Advances in construction materials and production processes, such as the use of prefabricated components, can improve labour productivity and drive efficiencies, he says. However, it is also important that the public procurement process enshrines flexibility from the outset to encourage innovation in not only how the project is delivered, but also how it is set up and operated.
Al-Ghanim says that now is the time for contractors to transition from being ‘project deliverers’ to ‘solution providers’ for clients, and to modernise the traditional way of executing projects.
The industry must also make an effort to distinguish between ‘cost’ and ‘value’, and to ensure that project budgets cover the entire project life cycle, including both capital and operational expenditures. This will become more important as infrastructure spending gaps expand in the aftermath of the pandemic, says Al-Ghanim.
Attracting private sector spending, whether through direct investments or public-private partnerships (PPPs), will require greater alignment of project stakeholders.
Globally, past public sector failures have led to reluctance to pursue PPP projects on a long-term basis, but these frameworks are evolving in this region. “There have been some changes in Kuwait, the UAE and Saudi Arabia, where many of the potential risks have been, to a degree, mitigated,” he says. “That being said, we are still a long way from having a clear PPP model [in the region].”
The GCC certainly is our backyard, but we're not shying away from looking at opportunities in other countries too
Funding the gap between the required level of investment in Middle East infrastructure and the government funds that are available could be reduced through the development of engineering, procurement, construction and finance contract models, which Al-Ghanim says are already being successfully utilised in Egypt.
“We are seeing a lot of multilateral funders, green funds and export credit agencies that are beginning to get involved in studying how to cover the financing required [in Egypt],” he says. “There are also several construction and engineering, procurement and construction firms that are in a position to negotiate more favourable terms in order for them to deliver the higher value standards [now needed].”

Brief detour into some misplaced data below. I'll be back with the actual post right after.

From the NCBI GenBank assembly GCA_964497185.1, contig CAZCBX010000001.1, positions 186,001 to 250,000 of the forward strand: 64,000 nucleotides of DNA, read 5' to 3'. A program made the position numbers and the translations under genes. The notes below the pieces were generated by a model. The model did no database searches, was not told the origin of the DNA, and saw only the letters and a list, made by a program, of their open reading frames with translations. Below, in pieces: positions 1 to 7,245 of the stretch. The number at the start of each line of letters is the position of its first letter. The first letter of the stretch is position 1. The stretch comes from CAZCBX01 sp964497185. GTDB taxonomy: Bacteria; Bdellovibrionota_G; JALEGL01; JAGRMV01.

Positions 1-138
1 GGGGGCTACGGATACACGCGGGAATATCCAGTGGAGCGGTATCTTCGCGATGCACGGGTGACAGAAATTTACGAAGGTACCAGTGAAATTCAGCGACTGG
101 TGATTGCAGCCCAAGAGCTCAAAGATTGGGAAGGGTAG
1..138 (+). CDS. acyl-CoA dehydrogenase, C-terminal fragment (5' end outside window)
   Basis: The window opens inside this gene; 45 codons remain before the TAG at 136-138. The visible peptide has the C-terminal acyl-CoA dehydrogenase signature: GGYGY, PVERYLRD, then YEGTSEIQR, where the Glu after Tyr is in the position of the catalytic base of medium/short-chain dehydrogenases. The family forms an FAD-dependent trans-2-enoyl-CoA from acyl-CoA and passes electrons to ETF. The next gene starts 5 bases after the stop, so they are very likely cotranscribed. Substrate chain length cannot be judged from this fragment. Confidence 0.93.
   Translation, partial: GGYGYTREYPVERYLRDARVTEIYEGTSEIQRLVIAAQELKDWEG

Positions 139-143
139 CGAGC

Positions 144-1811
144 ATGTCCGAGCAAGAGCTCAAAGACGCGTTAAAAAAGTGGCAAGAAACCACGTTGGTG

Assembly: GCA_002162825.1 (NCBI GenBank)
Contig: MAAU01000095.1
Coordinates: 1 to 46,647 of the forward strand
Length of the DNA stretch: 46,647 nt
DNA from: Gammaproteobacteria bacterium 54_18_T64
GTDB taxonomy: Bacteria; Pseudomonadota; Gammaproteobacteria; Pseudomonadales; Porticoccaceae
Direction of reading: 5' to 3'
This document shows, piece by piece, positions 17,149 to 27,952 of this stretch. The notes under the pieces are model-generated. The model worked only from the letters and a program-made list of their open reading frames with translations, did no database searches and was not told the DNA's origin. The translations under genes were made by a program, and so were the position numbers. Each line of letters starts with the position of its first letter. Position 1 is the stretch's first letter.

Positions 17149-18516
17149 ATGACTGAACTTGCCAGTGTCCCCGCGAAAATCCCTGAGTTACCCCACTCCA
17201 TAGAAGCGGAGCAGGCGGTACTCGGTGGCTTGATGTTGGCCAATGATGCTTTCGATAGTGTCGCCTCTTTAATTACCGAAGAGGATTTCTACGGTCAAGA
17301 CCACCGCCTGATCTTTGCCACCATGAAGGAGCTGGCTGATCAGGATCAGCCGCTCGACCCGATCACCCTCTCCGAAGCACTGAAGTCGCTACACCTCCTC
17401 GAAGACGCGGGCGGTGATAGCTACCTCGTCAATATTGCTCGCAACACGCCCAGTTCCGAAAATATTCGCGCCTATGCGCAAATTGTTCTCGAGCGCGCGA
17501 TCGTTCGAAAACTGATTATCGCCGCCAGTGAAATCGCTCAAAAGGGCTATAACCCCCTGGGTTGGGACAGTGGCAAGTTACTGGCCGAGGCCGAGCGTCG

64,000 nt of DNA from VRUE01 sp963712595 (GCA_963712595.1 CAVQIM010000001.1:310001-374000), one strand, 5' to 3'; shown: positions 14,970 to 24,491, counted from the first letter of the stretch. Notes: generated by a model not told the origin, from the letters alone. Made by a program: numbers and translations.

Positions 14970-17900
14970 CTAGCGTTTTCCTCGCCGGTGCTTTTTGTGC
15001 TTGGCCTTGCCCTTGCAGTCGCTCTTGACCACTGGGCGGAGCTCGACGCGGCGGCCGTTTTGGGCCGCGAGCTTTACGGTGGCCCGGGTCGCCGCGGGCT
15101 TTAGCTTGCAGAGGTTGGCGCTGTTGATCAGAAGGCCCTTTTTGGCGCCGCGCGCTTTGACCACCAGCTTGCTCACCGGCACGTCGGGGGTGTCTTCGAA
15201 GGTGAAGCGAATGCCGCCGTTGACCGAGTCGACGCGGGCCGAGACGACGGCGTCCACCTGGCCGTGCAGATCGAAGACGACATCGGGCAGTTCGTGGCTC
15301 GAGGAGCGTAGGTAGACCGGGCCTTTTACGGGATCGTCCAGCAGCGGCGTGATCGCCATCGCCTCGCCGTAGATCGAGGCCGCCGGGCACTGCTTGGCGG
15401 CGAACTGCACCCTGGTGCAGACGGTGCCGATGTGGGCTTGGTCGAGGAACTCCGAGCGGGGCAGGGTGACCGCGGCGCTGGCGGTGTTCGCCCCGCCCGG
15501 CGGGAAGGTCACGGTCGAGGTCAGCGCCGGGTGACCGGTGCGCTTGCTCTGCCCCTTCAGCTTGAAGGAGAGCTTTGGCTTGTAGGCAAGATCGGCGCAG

While I do believe that the outlook is going to be difficult over the next two years, I think that's more of a structural issue rather than a demand issue in the market
Al-Ghanim is excited about the potential for alternatively funded projects to drive change in terms of efficiency and productivity in the contracting sector. Investments in power and water projects on a PPP basis, with easier regulatory requirements, could help to raise financiers’ appetite for involvement in the Middle East – particularly since the demand risk on the investor is lowered.
Prevailing regional agreements involving governments as offtakers, or those based on energy or water production “should increase the appetite of financiers, developers and contractors” to work on such schemes, says Al-Ghanim.
“While I do believe that the outlook is going to be difficult over the next two years, I think that it is more of a structural issue rather than a demand issue in the market,” he says.
Al-Ghanim’s market optimism will also drive his company’s expansion into emerging regional infrastructure hubs such as Egypt and Algeria in the years ahead.
“The GCC certainly is our backyard,’ he says. “But we are not shying away from looking at opportunities in other countries, too.”